- Dec. imports up 2.9%, first time since Oct. 2018
- Expenditure on consumer goods, both food and non-food, up 9.5%
- Personal vehicle imports up first time since Nov. 2018
- Dec. trade deficit widens to US $ 784mn, from US $ 781mn a year ago
- Dec. exports down 3.2%; total exports in 2019 up by mere 0.4%
Sri Lanka’s imports picked up in December 2019, first time since October 2018, most likely responding to the economic stimulus package announced end-November by the newly formed government of President Gotabaya Rajapaksa.
The expenditure on imports in December 2019 rose 2.9 percent year-on-year (YoY) to US $ 1,784 million, as the expenditure on consumer goods imports, both food and non-food, rose 9.5 percent YoY to US $ 390.9 million.
The expenditure on personal motor vehicle imports rose first time since November 2018 by 8.6 percent YoY to US $ 83.9 million, “mainly reflecting the impact of the resumption of personal motor vehicle imports under concessionary permits,” the Central Bank said.
The expenditure on investment goods imports increased in December 2019, due to the higher imports of machinery and equipment and transport equipment.
The government slashed both personal and corporate taxes and announced credit support for the country’s struggling small and medium-sized enterprises (SMEs) by way of a 12-month moratorium on their debt, in a bid to revitalise the stalled economy.
On top of that, the Central Bank in January cut the key policy rates by 50 basis points, highlighting the need to support a recovery in domestic growth in the backdrop of favourable inflation outlook.
However, Sri Lanka’s total merchandise imports in 2019 fell 10.3 percent YoY to US $ 19.93 billion, allowing the country to narrow its trade balance to US $ 7,997 million in 2019, from US $ 10,343 million in 2018.
However, the December 2019 trade gap widened to US $ 784 million, from US $ 781 million a year ago.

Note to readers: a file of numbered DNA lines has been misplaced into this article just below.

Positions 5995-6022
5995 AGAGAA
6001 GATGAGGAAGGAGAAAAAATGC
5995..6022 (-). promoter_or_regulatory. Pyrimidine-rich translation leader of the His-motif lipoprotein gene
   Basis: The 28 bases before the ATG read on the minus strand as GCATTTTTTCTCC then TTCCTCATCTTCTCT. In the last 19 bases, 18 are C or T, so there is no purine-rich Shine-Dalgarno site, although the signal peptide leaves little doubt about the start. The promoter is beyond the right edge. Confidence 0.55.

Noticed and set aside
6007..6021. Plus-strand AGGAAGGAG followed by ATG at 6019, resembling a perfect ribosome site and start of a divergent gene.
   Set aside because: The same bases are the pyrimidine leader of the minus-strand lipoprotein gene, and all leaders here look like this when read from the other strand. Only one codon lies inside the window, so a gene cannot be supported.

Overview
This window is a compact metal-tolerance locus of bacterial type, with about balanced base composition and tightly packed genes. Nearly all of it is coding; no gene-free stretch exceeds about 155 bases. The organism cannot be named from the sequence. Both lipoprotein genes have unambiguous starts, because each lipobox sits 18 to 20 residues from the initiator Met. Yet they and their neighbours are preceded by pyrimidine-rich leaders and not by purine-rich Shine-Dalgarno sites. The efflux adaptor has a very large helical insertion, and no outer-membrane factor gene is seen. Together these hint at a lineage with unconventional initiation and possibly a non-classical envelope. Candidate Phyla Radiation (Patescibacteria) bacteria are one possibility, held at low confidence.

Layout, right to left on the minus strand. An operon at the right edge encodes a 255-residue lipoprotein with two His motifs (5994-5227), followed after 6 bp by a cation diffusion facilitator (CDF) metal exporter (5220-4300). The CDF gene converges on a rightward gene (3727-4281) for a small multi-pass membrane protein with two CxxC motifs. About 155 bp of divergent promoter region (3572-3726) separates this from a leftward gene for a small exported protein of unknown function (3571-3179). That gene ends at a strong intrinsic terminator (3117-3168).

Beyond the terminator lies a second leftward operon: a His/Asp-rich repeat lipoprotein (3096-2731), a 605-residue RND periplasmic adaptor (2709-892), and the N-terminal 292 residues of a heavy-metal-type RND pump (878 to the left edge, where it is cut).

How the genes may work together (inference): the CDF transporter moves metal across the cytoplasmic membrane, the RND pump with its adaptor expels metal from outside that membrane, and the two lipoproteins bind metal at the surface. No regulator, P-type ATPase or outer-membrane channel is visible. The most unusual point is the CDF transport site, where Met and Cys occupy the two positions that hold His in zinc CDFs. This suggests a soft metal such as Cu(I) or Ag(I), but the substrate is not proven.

Meanwhile, Sri Lanka’s exports remained flat during 2019, as the country was able to increase its export income by mere 0.4 percent to US $ 11.9 billion, compared to the previous year, according to the data released by the Central Bank yesterday.
Sri Lanka’s export basket hasn’t changed for a long time and apparel accounts for about 45 percent of the country’s merchandise exports.
The income from exports in December 2019 fell 3.2 percent YoY to US $ 1 billion, amid a decline in agricultural and industrial exports.
Textile and garment exports in December 2019 fell 2.1 percent YoY to US $ 483.2 million.
However, in cumulative terms, textile and garment exports grew 5.2 percent YoY to US $ 5,596.5 million in 2019.
Agricultural exports in December 2019 fell 9.8 percent YoY to US $ 195.4 million, as tea exports fell 9.6 percent YoY to US $ 105.8 million. Seafood exports also fell 18.3 percent YoY to US $ 23.9 million.
Sri Lanka’s total agricultural exports fell 4.6 percent YoY to US $ 2, 461.9 million in 2019, amid tea exports falling 5.7 percent YoY to US $ 1,364.4 million.
Tourism, remittance earnings down in 2019
The earnings from tourism and workers’ remittances, two major inflows to the country’s current account, fell during 2019, according to the provisional data of the Central Bank.
The tourism earnings were provisionally estimated at US $ 3,592 million in 2019, down from US $ 4,381 million a year ago. The December 2019 tourism earnings were estimated at US $ 454 million, down from US $ 475 million. The workers’ remittances recorded a growth of 13.8 percent YoY in December 2019, amounting to US $ 665 million. But on a cumulative basis, the workers’ remittances recorded a decline of 4.3 percent YoY to US $ 6,717 million in 2019, compared to US $ 7,015 million in 2018.
Meanwhile, a net outflow of foreign investment amounting to US $ 100 million was recorded in the rupee-denominated government securities market in December 2019, resulting in a cumulative net outflow of US $ 334 million in 2019.
During the month of December 2019, there was a net foreign outflow of US $ 5 million from the Colombo Stock Exchange (CSE), including the primary and secondary market transactions.
On a cumulative basis, the CSE recorded a net outflow of US $ 35 million in 2019.
Further, the net inflows on account of long-term loans to the government amounted to US $ 8 million during December 2019.
Sri Lanka’s gross official reserves stood at US $ 7.6 billion at end-December 2019, equivalent to 4.6 months of imports.
The Sri Lankan rupee remained stable in December 2019 and appreciated by 0.6 percent against the US dollar, during the year 2019.
The currency appreciated by a further 0.1 percent against the US dollar during the year up to February 17, 2020.